To be a true United Methodist, then, should we reflect the preaching and teaching of our day or — if it differs — the doctrinal standards set out in our Book of Discipline?

Merton on American and English religion

I spend a lot of time inside the hermetic seal of Methodism, which can be good and bad.

In part to break up the bad parts of that, I picked up a copy of Thomas Merton’s The Seven Story Mountain this week and started reading it. The other part of my reason for picking it up is that I have heard so many people speak and write so highly of Merton that I thought it would be good to see what they saw.

I’m only through the first two chapters so far. Merton is about to enter Oakham school in England in a chapter enticingly titled “The Harrowing of Hell.” Sounds like high school as I remember it.

Reading the book as a Protestant, my ears are tuned to comments he makes about non-Catholics.

Here is his take on his grandparents’ religion:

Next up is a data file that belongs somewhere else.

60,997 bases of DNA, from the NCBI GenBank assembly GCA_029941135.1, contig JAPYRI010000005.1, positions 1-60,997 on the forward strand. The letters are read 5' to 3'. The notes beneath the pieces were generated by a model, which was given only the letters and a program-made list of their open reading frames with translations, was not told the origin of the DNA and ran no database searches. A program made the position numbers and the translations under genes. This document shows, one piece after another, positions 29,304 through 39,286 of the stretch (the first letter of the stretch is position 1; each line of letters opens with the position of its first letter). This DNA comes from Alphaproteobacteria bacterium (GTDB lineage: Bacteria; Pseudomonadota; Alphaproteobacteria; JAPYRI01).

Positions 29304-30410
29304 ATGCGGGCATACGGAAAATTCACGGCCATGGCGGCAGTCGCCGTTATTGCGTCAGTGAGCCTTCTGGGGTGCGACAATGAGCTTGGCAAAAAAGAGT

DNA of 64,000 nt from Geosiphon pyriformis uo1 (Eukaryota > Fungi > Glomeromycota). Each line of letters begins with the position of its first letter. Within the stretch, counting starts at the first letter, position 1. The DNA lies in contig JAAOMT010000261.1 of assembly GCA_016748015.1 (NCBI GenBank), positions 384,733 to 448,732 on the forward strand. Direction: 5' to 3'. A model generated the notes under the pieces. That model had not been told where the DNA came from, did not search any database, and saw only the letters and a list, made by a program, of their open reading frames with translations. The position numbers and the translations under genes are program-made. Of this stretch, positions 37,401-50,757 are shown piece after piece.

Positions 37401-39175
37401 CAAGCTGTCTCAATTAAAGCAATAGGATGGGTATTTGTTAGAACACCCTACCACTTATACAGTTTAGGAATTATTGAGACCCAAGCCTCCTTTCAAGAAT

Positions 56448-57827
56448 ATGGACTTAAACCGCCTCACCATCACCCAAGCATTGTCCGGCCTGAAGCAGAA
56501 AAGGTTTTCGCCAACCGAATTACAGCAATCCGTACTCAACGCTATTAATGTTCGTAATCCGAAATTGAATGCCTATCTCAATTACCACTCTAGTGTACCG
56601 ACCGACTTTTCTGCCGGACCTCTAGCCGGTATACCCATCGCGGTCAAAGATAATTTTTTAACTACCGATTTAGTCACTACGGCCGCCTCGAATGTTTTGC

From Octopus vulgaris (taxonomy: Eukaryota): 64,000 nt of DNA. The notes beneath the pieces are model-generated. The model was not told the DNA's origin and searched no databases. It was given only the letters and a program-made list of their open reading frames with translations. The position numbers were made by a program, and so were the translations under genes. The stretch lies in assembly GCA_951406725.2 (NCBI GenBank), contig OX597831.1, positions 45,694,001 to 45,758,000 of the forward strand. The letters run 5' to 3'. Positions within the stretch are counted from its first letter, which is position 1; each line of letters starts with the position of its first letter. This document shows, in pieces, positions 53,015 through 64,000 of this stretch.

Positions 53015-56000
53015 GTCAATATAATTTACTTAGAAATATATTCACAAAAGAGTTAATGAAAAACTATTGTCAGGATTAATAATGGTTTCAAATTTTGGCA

My grandparents were like most other Americans. They were Protestants, but you could never find out precisely what kind of Protestants they were. I, their own grandson, was never able to ascertain. They put money in the little envelopes that came to them from Zion church, but they never went near the place itself. And they also contributed to the Salvation Army and a lot of other things: so you could not tell what they were by the places which they helped support. Of course, they had sent my uncle in his boyhood to the choir school of the Cathedral of St. John the Divine, on the rock above Harlem, which was then a peaceful bourgeois neighborhood. And they sent John Paul there too, in due course. Indeed, there was even some talk of sending me there. Yet that did not make them Episcopalians. It was not the religion that they patronized, but the school and the atmosphere. In practice, Bonnemaman [Merton’s grandmother] used to read the little black books of Mary Baker Eddy, and I suppose that was the closest she got to religion.